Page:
RetroDuck – a long-time downtown East Lansing business specializing in screen-printed items – recently launched East Lansing Tees, an apparel line that RetroDuck’s CEO and president Luke Hackney hopes will support other local businesses and the East Lansing community.
East Lansing Tees features a line of 15 T-shirts, many of which display retro logos associated with local bars and restaurants, including Beggar’s Banquet, Conrad’s, Cottage Inn, Crunchy’s, Dublin Square, El Azteco, Harrison Roadhouse, Los Tres Amigos, Lou and Harry’s, Rick’s, and The Riv.
The goal of East Lansing Tees is to raise money for the businesses featured on the shirts by “offering original designs that capture the spirit of living in and being a part of the East Lansing community,” said Hackney.
Five dollars from each T-shirt sale goes directly back to the business whose name is shown on the shirt. Additionally, for September, the first $1,000 in profits will be donated to Haven House, and the second $1,000 to the Firecracker Foundation.
“Originally, we conceived the site as a way to sell East Lansing bar shirts, something we’ve wanted to do for a long time, but work kept getting in the way,” Hackney said.
“The idea came back around the bend when bars closed in March, as a way to get them some income, but we, too, were shut down shortly thereafter. By the time we were allowed to re-open, a combination of being overworked and understaffed put the site on the backburner,” explained Hackney.
The difficulties for getting to project off the ground didn’t stop there. At the time of the planned launch, Facebook “community standards” prevented Hackney from listing the website’s URL on social media.
“That forced us to rethink our strategy and start from scratch on the site, but I am glad it happened,” said Hackney. “It allowed me to consider helping other businesses in town as well.”
The site officially launched over Labor Day weekend with many retro designs making a rare reappearance. “One’s definition of the term ‘vintage’ may vary, but all of the shirts so far are directly from our archives,” Hackney said.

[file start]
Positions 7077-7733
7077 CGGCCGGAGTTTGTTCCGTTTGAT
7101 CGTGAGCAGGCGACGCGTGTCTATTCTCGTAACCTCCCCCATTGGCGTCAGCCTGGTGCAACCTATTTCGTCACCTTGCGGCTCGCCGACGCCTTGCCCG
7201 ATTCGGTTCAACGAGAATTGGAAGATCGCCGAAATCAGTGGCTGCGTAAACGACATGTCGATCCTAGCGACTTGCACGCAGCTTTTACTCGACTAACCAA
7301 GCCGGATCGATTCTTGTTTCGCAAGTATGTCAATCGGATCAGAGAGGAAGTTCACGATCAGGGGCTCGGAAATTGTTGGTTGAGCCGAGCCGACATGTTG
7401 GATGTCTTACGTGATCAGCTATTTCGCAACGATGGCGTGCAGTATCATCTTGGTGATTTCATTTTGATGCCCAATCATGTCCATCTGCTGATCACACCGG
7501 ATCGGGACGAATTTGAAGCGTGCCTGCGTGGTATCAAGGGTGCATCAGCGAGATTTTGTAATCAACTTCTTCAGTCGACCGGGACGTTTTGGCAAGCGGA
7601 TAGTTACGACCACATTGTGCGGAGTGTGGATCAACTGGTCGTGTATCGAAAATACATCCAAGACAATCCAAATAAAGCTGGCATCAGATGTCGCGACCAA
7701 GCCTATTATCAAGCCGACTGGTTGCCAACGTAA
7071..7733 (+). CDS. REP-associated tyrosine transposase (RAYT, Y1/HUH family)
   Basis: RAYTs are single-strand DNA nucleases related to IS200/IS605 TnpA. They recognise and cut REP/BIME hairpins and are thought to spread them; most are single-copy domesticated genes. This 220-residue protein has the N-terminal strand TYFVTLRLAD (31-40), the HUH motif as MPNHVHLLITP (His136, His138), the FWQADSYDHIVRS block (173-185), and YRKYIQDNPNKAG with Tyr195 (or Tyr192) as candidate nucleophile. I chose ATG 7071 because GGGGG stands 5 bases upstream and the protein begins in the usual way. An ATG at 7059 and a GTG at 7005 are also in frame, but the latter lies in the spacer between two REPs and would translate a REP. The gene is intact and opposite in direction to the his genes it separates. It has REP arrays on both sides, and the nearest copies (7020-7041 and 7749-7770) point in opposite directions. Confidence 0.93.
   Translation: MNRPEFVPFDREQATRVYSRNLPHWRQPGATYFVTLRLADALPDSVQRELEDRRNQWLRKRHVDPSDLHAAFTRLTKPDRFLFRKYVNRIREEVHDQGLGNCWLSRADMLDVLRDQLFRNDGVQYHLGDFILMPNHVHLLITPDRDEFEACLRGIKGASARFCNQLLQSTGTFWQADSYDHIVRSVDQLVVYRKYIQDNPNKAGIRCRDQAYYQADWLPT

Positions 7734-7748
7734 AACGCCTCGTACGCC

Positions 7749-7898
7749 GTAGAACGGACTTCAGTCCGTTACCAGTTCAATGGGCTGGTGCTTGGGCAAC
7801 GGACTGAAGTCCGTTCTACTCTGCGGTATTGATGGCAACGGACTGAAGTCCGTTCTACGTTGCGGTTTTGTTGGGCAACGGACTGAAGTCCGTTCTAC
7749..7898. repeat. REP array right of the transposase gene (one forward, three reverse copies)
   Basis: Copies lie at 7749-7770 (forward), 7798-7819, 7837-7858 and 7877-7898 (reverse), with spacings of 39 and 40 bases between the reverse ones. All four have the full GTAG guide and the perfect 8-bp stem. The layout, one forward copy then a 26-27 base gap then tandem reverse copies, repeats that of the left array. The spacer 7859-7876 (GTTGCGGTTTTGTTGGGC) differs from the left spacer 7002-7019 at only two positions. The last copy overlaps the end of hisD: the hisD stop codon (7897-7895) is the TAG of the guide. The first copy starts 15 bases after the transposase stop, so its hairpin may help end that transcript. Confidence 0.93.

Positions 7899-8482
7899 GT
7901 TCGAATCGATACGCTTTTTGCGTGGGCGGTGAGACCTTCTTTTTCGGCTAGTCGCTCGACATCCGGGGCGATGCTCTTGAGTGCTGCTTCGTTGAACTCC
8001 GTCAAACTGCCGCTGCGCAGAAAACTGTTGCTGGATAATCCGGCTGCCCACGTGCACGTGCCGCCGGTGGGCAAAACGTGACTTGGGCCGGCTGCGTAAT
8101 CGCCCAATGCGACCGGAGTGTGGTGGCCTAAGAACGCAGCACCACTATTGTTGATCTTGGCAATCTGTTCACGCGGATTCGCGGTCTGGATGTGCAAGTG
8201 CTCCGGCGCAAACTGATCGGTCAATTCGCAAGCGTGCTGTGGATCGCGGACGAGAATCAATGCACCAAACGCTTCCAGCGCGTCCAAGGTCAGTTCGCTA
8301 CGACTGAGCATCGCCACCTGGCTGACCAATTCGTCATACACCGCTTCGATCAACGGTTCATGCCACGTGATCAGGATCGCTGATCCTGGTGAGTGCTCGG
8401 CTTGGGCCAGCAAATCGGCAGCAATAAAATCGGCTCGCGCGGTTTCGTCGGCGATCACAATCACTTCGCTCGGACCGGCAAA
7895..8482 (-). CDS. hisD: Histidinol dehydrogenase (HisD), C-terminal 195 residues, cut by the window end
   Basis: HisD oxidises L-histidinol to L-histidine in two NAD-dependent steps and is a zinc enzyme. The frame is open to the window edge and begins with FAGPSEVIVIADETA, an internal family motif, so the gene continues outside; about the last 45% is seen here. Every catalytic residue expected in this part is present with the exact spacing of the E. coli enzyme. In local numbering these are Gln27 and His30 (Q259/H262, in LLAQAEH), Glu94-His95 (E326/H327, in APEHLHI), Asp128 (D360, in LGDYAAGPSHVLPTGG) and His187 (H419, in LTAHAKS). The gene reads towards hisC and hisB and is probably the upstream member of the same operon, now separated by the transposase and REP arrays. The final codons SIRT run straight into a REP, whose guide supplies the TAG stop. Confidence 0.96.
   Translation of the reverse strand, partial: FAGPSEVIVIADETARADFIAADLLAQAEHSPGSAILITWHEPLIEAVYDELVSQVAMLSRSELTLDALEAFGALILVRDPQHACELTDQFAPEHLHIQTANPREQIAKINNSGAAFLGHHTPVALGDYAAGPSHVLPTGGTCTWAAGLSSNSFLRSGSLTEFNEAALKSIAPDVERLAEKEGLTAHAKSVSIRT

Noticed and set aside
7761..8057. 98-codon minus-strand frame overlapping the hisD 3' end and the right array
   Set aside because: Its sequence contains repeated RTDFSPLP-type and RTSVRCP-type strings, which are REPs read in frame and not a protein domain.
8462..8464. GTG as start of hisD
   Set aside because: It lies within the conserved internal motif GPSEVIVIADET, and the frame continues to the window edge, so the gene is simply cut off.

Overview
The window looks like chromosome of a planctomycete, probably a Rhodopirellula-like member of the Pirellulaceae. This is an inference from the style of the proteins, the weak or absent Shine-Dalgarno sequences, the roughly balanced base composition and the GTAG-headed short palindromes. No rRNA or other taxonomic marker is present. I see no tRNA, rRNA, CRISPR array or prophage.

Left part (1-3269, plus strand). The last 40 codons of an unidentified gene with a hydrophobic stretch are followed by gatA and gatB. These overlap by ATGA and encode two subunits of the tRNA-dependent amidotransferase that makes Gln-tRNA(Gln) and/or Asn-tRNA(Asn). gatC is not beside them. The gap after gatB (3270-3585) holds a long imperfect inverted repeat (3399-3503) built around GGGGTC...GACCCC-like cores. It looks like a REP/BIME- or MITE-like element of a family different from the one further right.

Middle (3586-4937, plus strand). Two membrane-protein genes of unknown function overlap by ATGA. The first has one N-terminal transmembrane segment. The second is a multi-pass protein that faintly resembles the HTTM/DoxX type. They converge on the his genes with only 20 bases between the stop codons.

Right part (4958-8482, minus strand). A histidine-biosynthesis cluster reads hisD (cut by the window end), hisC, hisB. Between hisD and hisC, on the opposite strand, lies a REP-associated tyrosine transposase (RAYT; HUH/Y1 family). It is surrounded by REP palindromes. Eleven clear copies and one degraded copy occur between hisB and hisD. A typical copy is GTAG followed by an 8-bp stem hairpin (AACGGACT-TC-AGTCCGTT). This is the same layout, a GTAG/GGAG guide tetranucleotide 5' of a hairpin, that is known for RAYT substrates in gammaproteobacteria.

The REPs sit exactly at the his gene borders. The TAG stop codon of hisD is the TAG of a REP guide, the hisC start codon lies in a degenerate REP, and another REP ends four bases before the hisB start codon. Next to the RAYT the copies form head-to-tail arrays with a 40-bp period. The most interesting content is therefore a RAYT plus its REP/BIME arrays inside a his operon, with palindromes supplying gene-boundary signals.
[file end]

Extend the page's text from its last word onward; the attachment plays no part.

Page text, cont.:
“All of the shirts we launched the site with are from businesses we’ve been working with for many years. Some of the designs are a lot older than we are,” he noted.
Hackney hopes to continue this trend of giving back in the future, adding more T-shirts, holding a design contest, and creating social media accounts to spread the word.
“We ran a contest at RetroDuck a few months ago for East Lansing designs, [and] we will be launching the winner, East Lansing resident Austin Pabian of a Fire Water Apparel, this week. We hope the proceeds can go directly to the downtown somehow. We are currently trying to figure out the best way to make that happen,” Hackney explained.
Support of local businesses is important to Hackney and others associated with RetroDuck. The company is just about as East Lansing as it gets.
What began as a small T-shirt company in 2003 – operated by Luke Hackney and Sean Maday out of Maday’s MSU dorm room – has flourished. The idea initially began with selling vintage ‘70s, ‘80s and ‘90s iron-ons and expanded to include original design screen-printed items.
Today, nearly 18 years later, the East Lansing screen printing business has become a staple in the community. ELi has long used RetroDuck to print its shirts.
“It would be great if we could generate a healthy amount of supplemental income for the businesses that are allowing us to use their brand, especially as we all navigate these unprecedented times,” said Hackney.